The 70 men were arrested in Zimbabwe after the SA government alerted authorities in Zimbabwe and Equatorial Guinea that they were part of a group captured in Equatorial Guinea that have confessed to plans to launch a coup d’etat against the government of that country. The men’s attorneys argued that the SA government should request their extradition because there was no prospect that the men’s constitutional rights to a fair trial or humane treatment would be respected in either Zimbabwe or Equatorial Guinea
‘The jury is still out on whether the SA government and our courts have done enough to protect the rights of the alleged mercenaries now facing trial’.
The precedent for this action was the Constitutional Court judgement on Khalfan Mohamed, an illegal immigrant, deported to the US by the South African government and convicted for his part in the bombing of the US embassy in Kenya in 1998.
The court found that his deportation was illegal and that the SA government should have obtained guarantees that Mohamed would not be given the death sentence, outlawed in SA.
The alleged coup plotters’ attorneys argued that, by its actions, the SA government had caused the arrest of their clients and there was a similar obligation on the government to protect their constitutional rights. Justice Ngoepe said that the men, unlike Mohamed, had voluntarily removed themselves from South Africa and the SA government did not incur any legal obligation to protect them by warning the authorities in Zimbabwe of their plans.
He also noted that it was in the discretion of the South African government to decide the timing and nature of any representations it might make on behalf of the men and that he was not in a position to make findings on the legal systems in Zimbabwe and Equatorial Guinea. The judgment does not close the door to further legal action by the plaintiffs because it does not explore the nature and extent of the South African government’s duty to its citizens.
There are several international precedents that outline the duty of states with regard to the trial of their own and foreign nationals in third countries for criminal offences. States can apply to the International Court of Justice when they believe that the rights of their citizens have been violated.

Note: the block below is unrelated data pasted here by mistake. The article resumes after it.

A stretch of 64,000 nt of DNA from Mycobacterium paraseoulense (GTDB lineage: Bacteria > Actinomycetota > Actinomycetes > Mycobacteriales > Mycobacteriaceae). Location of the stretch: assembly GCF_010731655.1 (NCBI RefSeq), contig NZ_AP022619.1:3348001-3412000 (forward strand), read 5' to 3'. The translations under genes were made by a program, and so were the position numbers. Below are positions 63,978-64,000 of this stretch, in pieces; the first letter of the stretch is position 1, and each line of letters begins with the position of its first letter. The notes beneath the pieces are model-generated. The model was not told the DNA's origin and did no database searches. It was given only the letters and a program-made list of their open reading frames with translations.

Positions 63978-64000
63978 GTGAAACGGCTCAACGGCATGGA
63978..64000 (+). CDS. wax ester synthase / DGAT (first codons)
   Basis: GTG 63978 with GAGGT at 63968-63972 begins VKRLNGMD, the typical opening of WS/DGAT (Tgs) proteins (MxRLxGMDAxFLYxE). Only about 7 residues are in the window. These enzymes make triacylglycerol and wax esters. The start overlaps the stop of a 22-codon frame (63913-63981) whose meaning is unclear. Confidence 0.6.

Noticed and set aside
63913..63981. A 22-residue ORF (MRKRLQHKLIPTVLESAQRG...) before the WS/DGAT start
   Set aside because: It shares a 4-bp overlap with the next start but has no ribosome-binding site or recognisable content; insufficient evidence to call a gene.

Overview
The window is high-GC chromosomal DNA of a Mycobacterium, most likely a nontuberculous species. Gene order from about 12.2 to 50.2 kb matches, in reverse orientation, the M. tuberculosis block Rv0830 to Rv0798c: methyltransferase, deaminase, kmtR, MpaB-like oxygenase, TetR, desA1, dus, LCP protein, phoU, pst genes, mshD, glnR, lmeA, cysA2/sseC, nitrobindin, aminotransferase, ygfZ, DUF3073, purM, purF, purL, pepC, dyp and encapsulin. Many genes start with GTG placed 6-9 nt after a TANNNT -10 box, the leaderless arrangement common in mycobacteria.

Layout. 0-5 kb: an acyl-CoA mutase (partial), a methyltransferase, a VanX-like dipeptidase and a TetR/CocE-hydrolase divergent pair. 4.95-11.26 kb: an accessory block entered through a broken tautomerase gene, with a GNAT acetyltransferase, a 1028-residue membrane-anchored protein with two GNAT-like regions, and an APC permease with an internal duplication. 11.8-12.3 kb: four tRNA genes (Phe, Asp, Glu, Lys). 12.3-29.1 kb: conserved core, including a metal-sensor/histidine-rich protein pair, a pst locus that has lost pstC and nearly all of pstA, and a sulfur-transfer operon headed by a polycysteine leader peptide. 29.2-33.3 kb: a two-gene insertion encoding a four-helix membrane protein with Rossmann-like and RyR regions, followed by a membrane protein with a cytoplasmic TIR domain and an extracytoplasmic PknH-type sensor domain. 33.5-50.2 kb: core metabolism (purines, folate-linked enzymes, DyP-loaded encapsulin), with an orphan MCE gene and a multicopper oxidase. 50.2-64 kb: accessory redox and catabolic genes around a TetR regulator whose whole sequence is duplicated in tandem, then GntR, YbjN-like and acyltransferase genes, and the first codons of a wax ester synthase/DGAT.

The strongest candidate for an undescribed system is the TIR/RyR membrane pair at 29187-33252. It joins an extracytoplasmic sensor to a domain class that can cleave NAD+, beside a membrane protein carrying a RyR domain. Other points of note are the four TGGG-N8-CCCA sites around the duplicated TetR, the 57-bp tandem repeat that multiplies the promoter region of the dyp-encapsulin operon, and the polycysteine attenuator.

Meanwhile, the alleged mercenaries find themselves in an invidious position. If they had confessed to a coup plot in their court papers, the South African government could charge them in terms of mercenary legislation, thereby facilitating their extradition to South Africa.
But proclaiming their guilt puts them at the mercy of the legal systems in Zimbabwe and Equatorial Guinea where it seems they are unlikely to receive a fair trial. Their right to remain silent in terms of SA law is threatened by this dilemma.
There is no legislation outlawing extra-territorial mercenary activity in Zimbabwe. They have been charged with offences related to their alleged breach of firearm control and public order legislation. The prima facie case against them appears to be weak. An army colonel in the Zimbabwe Defence Industries allegedly sold firearms to the alleged coup plotters without adequate documentation. There has been no explanation from the Zimbabwean authorities as to how this occurred. No evidence has come to light that there was a plot against the Zimbabwean government so it is unlikely that public order charges will stick.
The Zimbabwean government tacitly acknowledged this dilemma by passing legislation allowing the extradition of the men to Equatorial Guinea after they arrested the men. It is an established principle of many jurisdictions including Zimbabwe that legislation cannot be applied retrospectively.
Reports that the Zimbabwean government has agreed to illegally extradite the men to Equatorial Guinea in exchange for oil raises further concern about the rule of law in Zimbabwe.
Human rights groups such as Amnesty International claim that there is no rule of law in Equatorial Guinea. Opponents of the government have faced execution without due process. This is the possible fate of the alleged coup plotters if extradited to Equatorial Guinea. The South African National Prosecuting Authority, media reports suggest, has said that there is little prospect that the men will receive a fair trial. The NPA was sent to Equatorial Guinea to assist the authorities in ensuring a fair trial but has no real authority to intervene.
The South African government also finds itself in a difficult position. It now has to rely on diplomatic measures to protect the rights of the accused.
Arguably, the government has not provided an adequate explanation to the South African public as to why it cannot prosecute the alleged coup plotters.
The fact that the government alerted the authorities in Zimbabwe to the men’s activities suggests that it may have had sufficient information to establish a conspiracy to provide military assistance to overthrow a foreign government, even if the men had not committed an overt act of hostility – an offence provided for in the Foreign Military Assistance Act.
It is understandable that the SA government wishes to send a clear signal that mercenary activities will not be tolerated. But it also has an obligation to protect its citizens against arbitrary justice in international law. This includes the right to be regarded as innocent until proven guilty and to be heard in a competent tribunal. The jury is still out on whether the SA government and our courts have done enough to protect the rights of the alleged mercenaries now facing trial. The SA government still has a chance to request their extradition or to make formal representations to the governments involved to respect the rights of these men to a transparent and fair legal process and humane sentence if found guilty.